From Academic Kids
Priapulida (priapulid worms, or penis worms) are a phylum of marine worms with an extensible spiny proboscis. Priapulid fossils are known at least as far back as the Middle Cambrian. Their nearest relatives are probably Kinorhyncha and Loricifera with which they constitute the taxon Scalidophora. Since 2004 fossil worms have become known that seem to be stem group representatives of that taxon. They are placed in two species in the genus Markuelia.
(from 1911 Encyclopedia Britannica)
They are cylindrical worm-like animals, with a median anterior mouth quite devoid of any armature or tentacles. The body is ringed, and often has circles of spines, which are confinued into the slightly protrusible pharynx. The alimentary canal is straight, the anus terminal, though in Priapulus one or two hollow ventral diverticula of the body-wall stretch out behind it. The nervous system, composed of a ring and a ventral cord, retains its primitive connection with the ectoderm.
There are no specialized sense-organs or vascular or respiratory systems (Hemerythrin is the protein responsible for oxygen transportation). There is a wide body-cavity, but as this has no connection with the renal or reproductive organs it cannot be regarded as a coelom, but probably is a blood-space or haemocoel.
The Priapuloidea are dioecious, and their male and female organs, which are one with the excretory organs, consist of a pair of branching tufts, each of which opens to the exterior on one side of the anus.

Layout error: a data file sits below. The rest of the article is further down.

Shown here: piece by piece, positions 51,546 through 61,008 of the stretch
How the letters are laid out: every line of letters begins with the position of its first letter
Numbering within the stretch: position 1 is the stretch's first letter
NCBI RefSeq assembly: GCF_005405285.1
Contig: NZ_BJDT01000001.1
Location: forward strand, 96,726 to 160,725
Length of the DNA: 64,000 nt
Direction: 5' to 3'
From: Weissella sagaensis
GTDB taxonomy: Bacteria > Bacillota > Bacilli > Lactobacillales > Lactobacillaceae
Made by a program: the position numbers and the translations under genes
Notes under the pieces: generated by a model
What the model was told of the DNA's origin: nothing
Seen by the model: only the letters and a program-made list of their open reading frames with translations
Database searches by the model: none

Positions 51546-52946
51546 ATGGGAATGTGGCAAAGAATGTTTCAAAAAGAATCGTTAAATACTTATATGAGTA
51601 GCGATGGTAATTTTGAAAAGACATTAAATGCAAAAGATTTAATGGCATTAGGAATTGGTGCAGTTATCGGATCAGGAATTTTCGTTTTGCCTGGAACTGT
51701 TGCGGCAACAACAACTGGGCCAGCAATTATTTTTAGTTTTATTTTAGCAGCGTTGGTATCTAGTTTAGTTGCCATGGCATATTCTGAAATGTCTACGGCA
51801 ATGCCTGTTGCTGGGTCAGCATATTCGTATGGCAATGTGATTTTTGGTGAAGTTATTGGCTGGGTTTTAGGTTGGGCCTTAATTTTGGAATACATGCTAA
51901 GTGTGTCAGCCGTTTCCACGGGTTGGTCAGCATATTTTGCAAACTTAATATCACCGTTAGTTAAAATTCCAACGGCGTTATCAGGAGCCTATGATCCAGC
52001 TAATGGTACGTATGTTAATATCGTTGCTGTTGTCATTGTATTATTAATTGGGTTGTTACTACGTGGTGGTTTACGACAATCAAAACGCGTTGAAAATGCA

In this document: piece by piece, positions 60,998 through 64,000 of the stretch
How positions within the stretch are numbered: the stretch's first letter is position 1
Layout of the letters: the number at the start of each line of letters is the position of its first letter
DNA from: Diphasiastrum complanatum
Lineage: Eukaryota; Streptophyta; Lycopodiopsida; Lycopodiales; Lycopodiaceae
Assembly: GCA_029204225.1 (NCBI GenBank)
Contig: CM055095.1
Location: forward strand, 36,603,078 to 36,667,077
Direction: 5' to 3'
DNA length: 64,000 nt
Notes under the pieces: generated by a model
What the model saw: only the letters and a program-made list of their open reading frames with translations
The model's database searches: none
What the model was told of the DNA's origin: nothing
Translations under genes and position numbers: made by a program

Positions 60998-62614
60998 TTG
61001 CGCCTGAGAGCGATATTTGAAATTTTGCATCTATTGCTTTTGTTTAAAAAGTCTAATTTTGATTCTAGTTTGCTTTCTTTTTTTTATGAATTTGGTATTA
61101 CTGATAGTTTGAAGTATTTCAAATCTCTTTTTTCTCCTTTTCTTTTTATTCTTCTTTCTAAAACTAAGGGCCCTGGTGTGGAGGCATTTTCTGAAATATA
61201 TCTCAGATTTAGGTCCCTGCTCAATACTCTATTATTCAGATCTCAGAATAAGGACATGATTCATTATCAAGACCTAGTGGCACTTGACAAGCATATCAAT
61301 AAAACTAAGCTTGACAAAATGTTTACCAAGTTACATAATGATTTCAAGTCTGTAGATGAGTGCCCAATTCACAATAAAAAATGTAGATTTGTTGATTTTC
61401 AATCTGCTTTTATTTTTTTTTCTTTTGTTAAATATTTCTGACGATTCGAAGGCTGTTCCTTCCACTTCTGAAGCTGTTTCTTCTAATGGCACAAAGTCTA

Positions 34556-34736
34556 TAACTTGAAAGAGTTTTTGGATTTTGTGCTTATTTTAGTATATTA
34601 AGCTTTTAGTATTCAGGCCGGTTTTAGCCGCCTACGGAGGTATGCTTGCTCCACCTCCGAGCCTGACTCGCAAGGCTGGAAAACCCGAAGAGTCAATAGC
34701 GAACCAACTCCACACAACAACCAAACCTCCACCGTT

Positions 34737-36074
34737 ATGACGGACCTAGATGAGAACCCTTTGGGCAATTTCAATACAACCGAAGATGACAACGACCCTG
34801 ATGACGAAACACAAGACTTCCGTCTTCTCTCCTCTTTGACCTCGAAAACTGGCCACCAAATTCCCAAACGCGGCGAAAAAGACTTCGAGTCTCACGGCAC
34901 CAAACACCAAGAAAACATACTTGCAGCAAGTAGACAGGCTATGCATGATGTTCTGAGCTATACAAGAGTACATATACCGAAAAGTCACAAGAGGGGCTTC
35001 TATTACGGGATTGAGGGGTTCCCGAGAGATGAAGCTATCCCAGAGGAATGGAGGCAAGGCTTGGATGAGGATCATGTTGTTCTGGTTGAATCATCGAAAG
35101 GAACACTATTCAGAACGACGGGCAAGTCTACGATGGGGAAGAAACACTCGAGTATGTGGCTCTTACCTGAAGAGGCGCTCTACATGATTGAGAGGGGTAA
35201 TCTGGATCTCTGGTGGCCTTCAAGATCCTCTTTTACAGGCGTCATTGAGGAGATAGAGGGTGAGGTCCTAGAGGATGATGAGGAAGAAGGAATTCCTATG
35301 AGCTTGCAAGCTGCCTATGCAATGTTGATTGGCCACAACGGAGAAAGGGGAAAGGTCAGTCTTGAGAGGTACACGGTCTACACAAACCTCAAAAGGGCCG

The tips of these tufts enclose a flame-cell similar to those found in Platyhelminthes, &c., and these probably function as excretory organs. As the animals become adult, diverticula arise on the tubes of these organs, which develop either spermatozoa or ova. These pass out through the ducts. Nothing is known of the development. There are three genera: (i.) Priapulus, with the species P. caudatus Lam. of the Arctic Mouth, surrounded by spines,and Antarctic and neighboring cold seas, and P. bicaudatus, Dan., of the north Atlantic and Arctic seas; (ii.) Priapuloides australis, de Guerne, of the southern circumpolar waters; and (iii.) Halicryptus, with the species H. spinulosus, v. Sieb., of northern seas. They live in the mud, which they eat, in comparatively shallow waters up to 50 fathoms (90 m).
Apel, Zeitschr. wiss. Zool. (1885), vol xlii.; Scharif, Quart. foam. Mic. Sd. (i885), vol. xxv.; Ehlers, Zeitschr. wiss. Zool. (i86i), vol. xi.; Schauinsland, Zool. Anz. (i886), vol. ix.; Dc Guerr~e, Mission scientifique du Cap Horn (1891), vol vi.; Michaelsen, Jahrb. Hamburg-A fist. (i888), vol. vi.de:Priapswürmer it:Priapulida